Visualize a particular moment in time, a place where you are young, carefree and without a worry in the world. Every single possession you own is encased in the canvas bag, that is strapped to your back. There are none of life’s burdens that seem to magically attach themselves to your body, weighing you down like the lead blocks of a divers belt. For once in your life you are free to swim with the current, instead of continually trying to swim against it.
The key elements required to finding you’re traveling nirvana are good company, and time. With time on your side you are granted that feeling of not needing to be anywhere else, but where you are for that exact moment. That feeling or sense, where the clock seems to slow down, and for what is only a nanosecond in terms of your life, you are completely engulfed in that moment, there is no tomorrow, only today.
Engulfed In The Moment – There Is No Tomorrow, Only Today!
I’ve had only but a few of these encounters whilst traveling, but the one that stands out amongst all others, was in India in 1996. Liza and I were making our way overland from Europe to Australia, and had traveled through Turkey, Iran, Pakistan and Nepal before heading south to India.
After five hard months on the road, we were tired and needed to chill, to recharge the battery’s before cranking the motor once again, and pushing on eastward towards home. We stopped at Goa for a month, and it was a memorable moment of the trip, but I didn’t reach that point of a traveling nirvana, until we headed a little further south, to the small seaside town of Gokarna.
The name Gokarna literally translates to cow’s ear, and legend has it that the auspicious Lord Shiva emerged from the ear of the cow, right from this very place. The rendezvous, was arranged by George, a good friend of ours from London, who was on the inside when it came to travel in India.
I say this because Gokarna was a place little known to other travellers at the time, and was not mentioned in any guide book (I believe it has become allot more well known now).
After our time there, it appeared that the beaches of Gokarna where a place where India’s hard core travellers would congregate, after Goa was becoming more and more touristy as each year passed. We’d all arranged to meet in Gokarna on a set date, with people coming from all directions, and great distances to be here. Some of whom we already knew, and others we would meet for the first time.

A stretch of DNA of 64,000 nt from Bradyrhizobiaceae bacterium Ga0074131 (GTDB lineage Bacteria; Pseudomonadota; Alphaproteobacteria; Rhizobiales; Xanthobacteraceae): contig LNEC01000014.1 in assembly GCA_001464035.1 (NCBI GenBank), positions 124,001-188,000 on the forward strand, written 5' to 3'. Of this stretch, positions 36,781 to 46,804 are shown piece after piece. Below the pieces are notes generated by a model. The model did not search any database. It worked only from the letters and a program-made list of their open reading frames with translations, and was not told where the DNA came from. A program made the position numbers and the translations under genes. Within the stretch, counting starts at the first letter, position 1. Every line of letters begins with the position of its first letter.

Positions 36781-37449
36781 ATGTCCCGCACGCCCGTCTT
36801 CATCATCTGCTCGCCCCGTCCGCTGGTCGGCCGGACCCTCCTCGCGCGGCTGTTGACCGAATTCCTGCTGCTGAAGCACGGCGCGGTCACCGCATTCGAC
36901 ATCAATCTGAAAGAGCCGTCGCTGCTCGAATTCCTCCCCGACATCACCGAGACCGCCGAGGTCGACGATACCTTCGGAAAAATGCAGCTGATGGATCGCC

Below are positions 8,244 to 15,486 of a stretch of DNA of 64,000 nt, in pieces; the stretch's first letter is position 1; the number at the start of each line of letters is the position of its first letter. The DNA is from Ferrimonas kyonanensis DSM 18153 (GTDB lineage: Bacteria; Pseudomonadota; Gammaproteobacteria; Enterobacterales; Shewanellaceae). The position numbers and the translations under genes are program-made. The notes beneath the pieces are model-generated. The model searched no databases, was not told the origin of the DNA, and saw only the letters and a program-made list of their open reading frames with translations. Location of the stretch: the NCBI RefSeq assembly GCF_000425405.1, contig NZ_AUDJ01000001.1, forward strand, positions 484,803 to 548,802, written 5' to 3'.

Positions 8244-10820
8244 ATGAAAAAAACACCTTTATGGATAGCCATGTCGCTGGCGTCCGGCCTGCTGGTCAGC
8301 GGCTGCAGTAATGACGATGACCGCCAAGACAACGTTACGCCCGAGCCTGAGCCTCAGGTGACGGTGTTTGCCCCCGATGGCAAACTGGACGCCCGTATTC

Gokarna Was Where India’s Hard Core Travelers Would Congregate
Once we were all in town we spent the night sleeping on the roof of a local guest house, before rising early the next day and trekking the short distance over the hills to the South, and onto what would become our home for the next eight days, Kudle Beach.
In relation to the view, Kudle beach was in no way a paradise found. With its non discrete sandy shores, and rocky headland’s to the north and south, it was no different than a thousand other beaches dotted around the world, but that didn’t matter.
There was no real infrastructure, except for a couple of chai huts and one or two very basic restaurants, all constructed from thatch, banana leafs and with compressed cow dung floors.
There were no roads leading in, so everything had to be carried on foot. We would spend long days, sitting in a chai hut perched on a large rock overlooking the water, or body surfing the small but plentiful waves that crashed into the shores.
Every evening at dusk would be a mad scramble to get everyone together, to sit and watch the sunset. Our bed for the next eight nights was the small grass covered dune that run the length of the beach, just above the high tide mark.
At Night We’d Sleep Under Clear Skies And Watch For Shooting Stars
Each night we would sleep under clear skies, having a chat and watching for shooting stars before falling asleep, then waking the next day to do it all again. One day led into the next, and it seemed that everyone was on the same wavelength and we could have stayed there for months. Come to think of it we didn’t achieve much during those eight days, but that’s what made it so great.
From this short but special time, we made many life long friends, and from time to time, often over a few drinks, we reminisce about that Indian summer and the laughs we had.
For those now on the road that find themselves in a similar scenario, don’t rush off to that next destination. Stop and savour the moment as long as possible, as experiences like this are rare. For others who have had similar times like these before, I would love to hear about them. Last but not least, to the Gokarna crew of 96, Lyz, George, Mick, Lach, Jane, Tim, Scott, Jill, Maryann, Murv and Sarah thanks for the memories.